(CosmosMagazine) An Australian team led by Andrew Dzurak from the University of New South Wales (UNSW) has made a series of breakthroughs that have suddenly made silicon a leading focus for materials research quantum computer development.
Until now, complex and exotic materials such as honeycomb boron nitride were used to create the quantum entangled pairs that form the qubits, the heart of quantum computation. Although these techniques are incredibly promising they have one significant downside – throwing away the trillions of dollars and decades of research and development invested in the traditional computing material, silicon.
Dzurak commented on his team’s recent accomplishments, “It shows it is possible to read out the state of a quantum bit in a silicon device using only a single wire (in this case a nanoscale electrode), vastly simplifying the on-chip electronics needed for a full-scale quantum processor chip”. The fewer qubits required for processing problems, combined with reducing the size of read-outs required for each qubit enough, dramatically reduces the size and complexity of a quantum computer, thus bringing it that much closer to reality.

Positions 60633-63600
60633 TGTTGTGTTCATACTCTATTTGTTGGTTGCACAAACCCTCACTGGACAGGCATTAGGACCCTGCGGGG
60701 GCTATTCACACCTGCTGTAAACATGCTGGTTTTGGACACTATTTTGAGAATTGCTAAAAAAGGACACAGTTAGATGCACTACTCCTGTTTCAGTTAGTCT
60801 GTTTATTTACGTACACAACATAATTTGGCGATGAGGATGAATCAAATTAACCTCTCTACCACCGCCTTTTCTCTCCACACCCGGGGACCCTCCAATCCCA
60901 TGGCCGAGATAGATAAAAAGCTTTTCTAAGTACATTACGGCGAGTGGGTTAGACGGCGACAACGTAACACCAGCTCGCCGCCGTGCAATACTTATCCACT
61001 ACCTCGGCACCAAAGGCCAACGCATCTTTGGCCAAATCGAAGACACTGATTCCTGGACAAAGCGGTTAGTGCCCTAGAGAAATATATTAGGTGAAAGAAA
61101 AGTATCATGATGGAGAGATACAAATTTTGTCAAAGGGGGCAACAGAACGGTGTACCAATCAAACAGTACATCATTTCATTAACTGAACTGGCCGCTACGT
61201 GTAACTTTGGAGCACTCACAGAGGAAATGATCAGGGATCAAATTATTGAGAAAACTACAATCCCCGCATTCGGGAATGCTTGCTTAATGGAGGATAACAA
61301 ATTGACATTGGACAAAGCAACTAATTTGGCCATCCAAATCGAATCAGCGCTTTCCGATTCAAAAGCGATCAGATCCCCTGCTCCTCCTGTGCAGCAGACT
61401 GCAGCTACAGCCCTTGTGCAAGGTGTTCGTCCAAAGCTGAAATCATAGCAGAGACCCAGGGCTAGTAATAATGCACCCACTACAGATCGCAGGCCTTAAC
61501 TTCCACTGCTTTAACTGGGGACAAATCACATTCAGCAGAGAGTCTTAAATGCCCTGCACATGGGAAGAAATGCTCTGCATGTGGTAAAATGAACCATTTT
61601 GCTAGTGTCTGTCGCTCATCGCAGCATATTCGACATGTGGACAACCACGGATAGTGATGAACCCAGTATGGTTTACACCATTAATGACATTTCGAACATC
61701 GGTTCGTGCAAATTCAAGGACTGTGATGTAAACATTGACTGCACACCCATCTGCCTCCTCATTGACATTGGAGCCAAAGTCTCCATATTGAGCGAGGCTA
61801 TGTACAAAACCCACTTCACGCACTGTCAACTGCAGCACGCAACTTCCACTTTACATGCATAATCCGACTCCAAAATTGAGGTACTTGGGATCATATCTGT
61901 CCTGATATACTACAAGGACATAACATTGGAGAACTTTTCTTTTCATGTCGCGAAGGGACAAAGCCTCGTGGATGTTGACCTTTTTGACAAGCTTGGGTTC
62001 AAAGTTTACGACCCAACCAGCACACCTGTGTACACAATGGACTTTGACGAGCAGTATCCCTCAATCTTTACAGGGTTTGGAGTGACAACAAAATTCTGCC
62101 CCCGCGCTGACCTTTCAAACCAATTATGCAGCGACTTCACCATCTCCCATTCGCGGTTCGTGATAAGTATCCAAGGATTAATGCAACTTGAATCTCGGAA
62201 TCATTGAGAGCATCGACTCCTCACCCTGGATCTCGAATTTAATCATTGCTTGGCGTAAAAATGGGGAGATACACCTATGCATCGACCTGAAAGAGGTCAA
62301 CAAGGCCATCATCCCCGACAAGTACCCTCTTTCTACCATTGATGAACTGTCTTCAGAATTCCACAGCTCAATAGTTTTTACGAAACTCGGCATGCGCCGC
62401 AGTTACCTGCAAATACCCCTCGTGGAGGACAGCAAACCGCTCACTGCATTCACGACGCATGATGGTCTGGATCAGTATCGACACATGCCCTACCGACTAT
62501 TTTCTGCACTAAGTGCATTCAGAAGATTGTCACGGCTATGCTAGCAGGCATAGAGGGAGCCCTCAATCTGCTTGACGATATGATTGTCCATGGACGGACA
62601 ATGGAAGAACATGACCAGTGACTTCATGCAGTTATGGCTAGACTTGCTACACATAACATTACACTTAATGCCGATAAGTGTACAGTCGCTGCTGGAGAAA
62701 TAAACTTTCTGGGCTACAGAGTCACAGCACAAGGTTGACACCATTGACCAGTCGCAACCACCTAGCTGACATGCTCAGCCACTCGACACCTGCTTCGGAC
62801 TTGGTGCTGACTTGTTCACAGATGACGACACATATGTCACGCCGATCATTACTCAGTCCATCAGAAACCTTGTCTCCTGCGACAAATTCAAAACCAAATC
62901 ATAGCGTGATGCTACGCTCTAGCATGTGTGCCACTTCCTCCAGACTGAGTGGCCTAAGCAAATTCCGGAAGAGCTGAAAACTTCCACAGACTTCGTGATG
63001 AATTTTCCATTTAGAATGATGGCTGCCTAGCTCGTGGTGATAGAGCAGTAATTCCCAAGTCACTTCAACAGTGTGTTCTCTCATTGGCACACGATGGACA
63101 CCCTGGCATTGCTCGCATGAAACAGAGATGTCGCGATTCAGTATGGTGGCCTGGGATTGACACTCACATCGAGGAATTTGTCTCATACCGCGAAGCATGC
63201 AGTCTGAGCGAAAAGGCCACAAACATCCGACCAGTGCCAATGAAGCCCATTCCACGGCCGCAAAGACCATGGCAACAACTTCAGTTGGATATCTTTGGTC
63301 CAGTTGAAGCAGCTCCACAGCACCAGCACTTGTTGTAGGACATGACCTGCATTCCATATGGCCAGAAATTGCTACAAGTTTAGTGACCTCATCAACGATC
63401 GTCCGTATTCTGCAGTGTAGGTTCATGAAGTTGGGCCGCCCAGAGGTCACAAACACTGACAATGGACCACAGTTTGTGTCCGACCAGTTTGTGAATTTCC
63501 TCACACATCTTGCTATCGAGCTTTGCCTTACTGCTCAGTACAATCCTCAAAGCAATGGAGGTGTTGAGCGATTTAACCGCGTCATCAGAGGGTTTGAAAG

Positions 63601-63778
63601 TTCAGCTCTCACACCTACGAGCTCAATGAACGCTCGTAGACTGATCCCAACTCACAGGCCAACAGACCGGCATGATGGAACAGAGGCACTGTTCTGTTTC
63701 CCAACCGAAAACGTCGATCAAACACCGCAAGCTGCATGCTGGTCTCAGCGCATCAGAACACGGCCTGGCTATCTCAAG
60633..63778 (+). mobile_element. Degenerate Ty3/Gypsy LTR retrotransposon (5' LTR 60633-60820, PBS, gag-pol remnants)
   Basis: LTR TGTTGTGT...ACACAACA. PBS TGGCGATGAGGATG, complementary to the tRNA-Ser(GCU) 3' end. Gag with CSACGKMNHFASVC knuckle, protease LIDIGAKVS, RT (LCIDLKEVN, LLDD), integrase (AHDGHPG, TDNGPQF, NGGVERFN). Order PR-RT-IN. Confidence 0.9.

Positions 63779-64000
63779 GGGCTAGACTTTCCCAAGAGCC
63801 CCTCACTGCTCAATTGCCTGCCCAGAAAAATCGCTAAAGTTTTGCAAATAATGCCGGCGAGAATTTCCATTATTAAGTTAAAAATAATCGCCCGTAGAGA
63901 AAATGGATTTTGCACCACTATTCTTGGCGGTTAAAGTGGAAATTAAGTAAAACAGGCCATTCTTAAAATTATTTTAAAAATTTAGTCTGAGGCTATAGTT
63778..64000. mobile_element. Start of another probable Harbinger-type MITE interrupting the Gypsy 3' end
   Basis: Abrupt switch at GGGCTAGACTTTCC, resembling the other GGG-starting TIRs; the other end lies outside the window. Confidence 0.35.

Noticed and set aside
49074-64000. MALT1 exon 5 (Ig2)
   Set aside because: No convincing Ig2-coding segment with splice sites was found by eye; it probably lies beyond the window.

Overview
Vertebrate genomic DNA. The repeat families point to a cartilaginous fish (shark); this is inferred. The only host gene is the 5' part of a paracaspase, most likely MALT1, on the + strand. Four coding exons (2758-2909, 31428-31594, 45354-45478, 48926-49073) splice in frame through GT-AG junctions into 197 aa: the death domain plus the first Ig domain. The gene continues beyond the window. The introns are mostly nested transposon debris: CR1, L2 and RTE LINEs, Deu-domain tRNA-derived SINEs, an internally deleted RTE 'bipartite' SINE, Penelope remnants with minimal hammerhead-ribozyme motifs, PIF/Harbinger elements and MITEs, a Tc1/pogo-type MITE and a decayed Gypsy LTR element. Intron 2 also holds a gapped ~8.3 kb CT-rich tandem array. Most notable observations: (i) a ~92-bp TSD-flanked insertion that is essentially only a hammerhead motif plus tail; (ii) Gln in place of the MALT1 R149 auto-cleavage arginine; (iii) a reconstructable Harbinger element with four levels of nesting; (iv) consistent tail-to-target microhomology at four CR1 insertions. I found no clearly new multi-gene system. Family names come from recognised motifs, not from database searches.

The advances have made possible the scaling up of a system using silicon, based on industry-standard complementary metal-oxide-semiconductor (CMOS) transistors, in a joint venture between UNSW, Australian company Silicon Quantum Computing (SQC) and the CMOS chip manufacturing capabilities at the French technology agency CEA.

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